Why Thin People Get Type 2 Diabetes

While it’s true that being overweight is a primary risk factor for type 2 diabetes, it’s also true that slender individuals can develop diabetes.

Thin people seem to burn the calories they consume and don’t appear to have fatty muscles that interfere with glucose delivery. However, because there are genetic and other risk factors associated with type 2 onset, even rail-thin people can have high blood sugar.

Genes vs Lifestyle

A study published in 2014 compared lifestyle interventions to genetic testing for the prevention of type 2 diabetes. Though it was already known that both genetic and lifestyle factors influence diabetes onset, the researchers wondered if lifestyle factors - such as lack of exercise, or poor diet - raised a person’s genetic diabetes risk.

The investigation revealed obesity increased the risk for type 2 diabetes whatever the person’s underlying genetic risk level. Further, it showed that for those who are younger and leaner, genes are more influential than lifestyle factors in the development of diabetes.

Muscle and Fat

Another issue that may put people of normal weight at risk for diabetes is their fitness level. Not all thin individuals exercise regularly, or even eat well.

A sedentary lifestyle, combined with a diet high in processed foods could theoretically make someone thin on the outside, but fat on the inside. Although their actual weight is in the normal range, the ratio between their muscle and fat cells might be skewed enough to instigate insulin resistance.

Lean, but otherwise healthy children of type 2 diabetics might also inherit a genetic defect that disrupts their mitochondria's function. People with this defect burn glucose and fatty acids inefficiently, leading to an accumulation of muscle fat that disrupts insulin signaling.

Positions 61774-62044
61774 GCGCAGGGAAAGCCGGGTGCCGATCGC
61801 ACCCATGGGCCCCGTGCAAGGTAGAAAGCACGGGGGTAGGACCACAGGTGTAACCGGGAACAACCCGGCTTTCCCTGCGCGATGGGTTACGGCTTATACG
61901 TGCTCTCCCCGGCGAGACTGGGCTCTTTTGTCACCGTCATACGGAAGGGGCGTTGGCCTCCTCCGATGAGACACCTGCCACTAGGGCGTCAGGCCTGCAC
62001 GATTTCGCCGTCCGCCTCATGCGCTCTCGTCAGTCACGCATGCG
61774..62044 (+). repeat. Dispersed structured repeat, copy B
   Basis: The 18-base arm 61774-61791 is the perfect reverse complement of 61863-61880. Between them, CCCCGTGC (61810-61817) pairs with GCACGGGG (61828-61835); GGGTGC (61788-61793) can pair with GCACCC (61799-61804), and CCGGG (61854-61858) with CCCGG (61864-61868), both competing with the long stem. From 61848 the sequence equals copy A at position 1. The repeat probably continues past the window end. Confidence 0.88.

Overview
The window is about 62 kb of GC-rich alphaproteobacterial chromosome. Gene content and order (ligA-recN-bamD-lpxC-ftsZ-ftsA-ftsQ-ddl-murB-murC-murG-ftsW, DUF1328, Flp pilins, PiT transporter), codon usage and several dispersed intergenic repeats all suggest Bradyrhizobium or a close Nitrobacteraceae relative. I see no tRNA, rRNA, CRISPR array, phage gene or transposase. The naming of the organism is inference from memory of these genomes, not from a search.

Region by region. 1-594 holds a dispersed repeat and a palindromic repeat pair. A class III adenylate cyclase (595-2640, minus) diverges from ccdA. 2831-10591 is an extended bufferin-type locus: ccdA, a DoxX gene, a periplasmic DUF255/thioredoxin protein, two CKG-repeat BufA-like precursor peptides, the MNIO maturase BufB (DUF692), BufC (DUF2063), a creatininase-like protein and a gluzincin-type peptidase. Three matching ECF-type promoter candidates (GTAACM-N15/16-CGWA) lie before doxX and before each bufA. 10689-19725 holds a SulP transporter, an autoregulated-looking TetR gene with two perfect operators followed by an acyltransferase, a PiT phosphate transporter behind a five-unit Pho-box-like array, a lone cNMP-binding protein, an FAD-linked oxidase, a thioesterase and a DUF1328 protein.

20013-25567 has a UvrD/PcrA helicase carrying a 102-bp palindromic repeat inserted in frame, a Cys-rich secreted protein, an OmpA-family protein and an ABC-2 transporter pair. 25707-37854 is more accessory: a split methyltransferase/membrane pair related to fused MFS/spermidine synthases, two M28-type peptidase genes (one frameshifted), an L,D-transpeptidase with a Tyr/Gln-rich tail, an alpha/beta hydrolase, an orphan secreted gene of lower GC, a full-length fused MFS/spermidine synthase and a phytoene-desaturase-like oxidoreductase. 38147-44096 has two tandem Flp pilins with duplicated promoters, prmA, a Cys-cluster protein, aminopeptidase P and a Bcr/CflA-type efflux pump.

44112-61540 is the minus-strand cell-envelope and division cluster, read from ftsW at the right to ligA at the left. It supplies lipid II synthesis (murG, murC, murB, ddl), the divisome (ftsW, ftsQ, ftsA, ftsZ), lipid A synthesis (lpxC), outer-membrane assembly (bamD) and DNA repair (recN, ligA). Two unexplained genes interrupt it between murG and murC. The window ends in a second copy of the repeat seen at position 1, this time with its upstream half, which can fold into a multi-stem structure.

Other Factors

Other factors relevant for type 2 diabetes in slender people are similar to the factors relevant for overweight individuals:

  • NAFLD. Non-alcoholic fatty liver disease (NAFLD) affects up to 30 percent of the population in industrialized countries. Studies suggest NAFLD could be a primary factor for insulin resistance and type 2 diabetes in lean individuals.
  • Genetics can predispose people to NAFLD, and diet plays a role. For instance, foods made with processed commercial oils and high-fructose corn syrup are known to promote NAFLD.
  • Inflammation. Inflammation, which can occur in people of any weight, frequently precedes the onset of diabetes. Even low-grade inflammation contributes to decreased insulin signaling, leading to insulin resistance in fat, liver, and muscle cells.
  • Autoimmunity. One in four lean individuals with type 2 diabetes produces antibodies to an enzyme called GAD (glutamic acid decarboxylase-65). GAD is the same pancreatic enzyme that is attacked in type 1 diabetes, an autoimmune disease.
  • This suggests some thin people diagnosed with type 2 diabetes may actually have late developing type 1 diabetes, sometimes called type 1.5 diabetes.
  • Stress. Chronic stress, typically brought on by chronic worry, causes the body to release a steady stream of the hormone cortisol—and cortisol raises our blood sugar. Anyone, at any weight, can suffer from chronic stress, even if they exercise, and eat well.

It’s likely that a substantial number of people with undiagnosed type 2 diabetes have a slender build. Should they assume that only heavy individuals get diabetes they might walk around for years with high blood sugar, and slowly accrue the retinal, nerve, blood vessel, and kidney damage associated with the condition.

So, our best bet, whatever the bathroom scale might say, is to cultivate healthy lifestyle habits, and have our fasting glucose level checked regularly.

Sources: Diabetic Connect, Web MD, Chris Kresser
Photo: Pexels

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